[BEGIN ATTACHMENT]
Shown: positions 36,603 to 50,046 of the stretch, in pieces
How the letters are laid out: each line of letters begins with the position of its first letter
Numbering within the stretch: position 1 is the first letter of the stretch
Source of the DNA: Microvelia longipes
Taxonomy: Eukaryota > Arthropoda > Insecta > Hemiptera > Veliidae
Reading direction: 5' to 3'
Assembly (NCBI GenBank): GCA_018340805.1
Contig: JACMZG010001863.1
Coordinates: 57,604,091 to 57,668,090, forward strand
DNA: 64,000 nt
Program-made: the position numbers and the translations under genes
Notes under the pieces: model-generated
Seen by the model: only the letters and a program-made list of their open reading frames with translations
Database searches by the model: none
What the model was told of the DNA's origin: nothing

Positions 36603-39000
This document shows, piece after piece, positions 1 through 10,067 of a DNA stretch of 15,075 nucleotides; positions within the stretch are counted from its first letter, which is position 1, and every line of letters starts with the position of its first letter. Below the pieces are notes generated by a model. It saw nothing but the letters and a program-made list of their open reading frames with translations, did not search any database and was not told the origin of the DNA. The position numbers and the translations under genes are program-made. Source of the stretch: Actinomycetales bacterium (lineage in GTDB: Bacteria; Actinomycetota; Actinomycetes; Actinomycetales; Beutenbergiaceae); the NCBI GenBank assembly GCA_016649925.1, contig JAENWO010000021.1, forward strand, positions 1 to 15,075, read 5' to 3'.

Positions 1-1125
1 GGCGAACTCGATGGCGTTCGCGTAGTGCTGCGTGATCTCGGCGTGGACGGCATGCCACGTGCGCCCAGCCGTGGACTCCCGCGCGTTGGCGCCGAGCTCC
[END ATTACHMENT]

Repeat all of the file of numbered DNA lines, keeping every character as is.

Shown: positions 36,603 to 50,046 of the stretch, in pieces
How the letters are laid out: each line of letters begins with the position of its first letter
Numbering within the stretch: position 1 is the first letter of the stretch
Source of the DNA: Microvelia longipes
Taxonomy: Eukaryota > Arthropoda > Insecta > Hemiptera > Veliidae
Reading direction: 5' to 3'
Assembly (NCBI GenBank): GCA_018340805.1
Contig: JACMZG010001863.1
Coordinates: 57,604,091 to 57,668,090, forward strand
DNA: 64,000 nt
Program-made: the position numbers and the translations under genes
Notes under the pieces: model-generated
Seen by the model: only the letters and a program-made list of their open reading frames with translations
Database searches by the model: none
What the model was told of the DNA's origin: nothing

Positions 36603-39000
This document shows, piece after piece, positions 1 through 10,067 of a DNA stretch of 15,075 nucleotides; positions within the stretch are counted from its first letter, which is position 1, and every line of letters starts with the position of its first letter. Below the pieces are notes generated by a model. It saw nothing but the letters and a program-made list of their open reading frames with translations, did not search any database and was not told the origin of the DNA. The position numbers and the translations under genes are program-made. Source of the stretch: Actinomycetales bacterium (lineage in GTDB: Bacteria; Actinomycetota; Actinomycetes; Actinomycetales; Beutenbergiaceae); the NCBI GenBank assembly GCA_016649925.1, contig JAENWO010000021.1, forward strand, positions 1 to 15,075, read 5' to 3'.

Positions 1-1125
1 GGCGAACTCGATGGCGTTCGCGTAGTGCTGCGTGATCTCGGCGTGGACGGCATGCCACGTGCGCCCAGCCGTGGACTCCCGCGCGTTGGCGCCGAGCTCC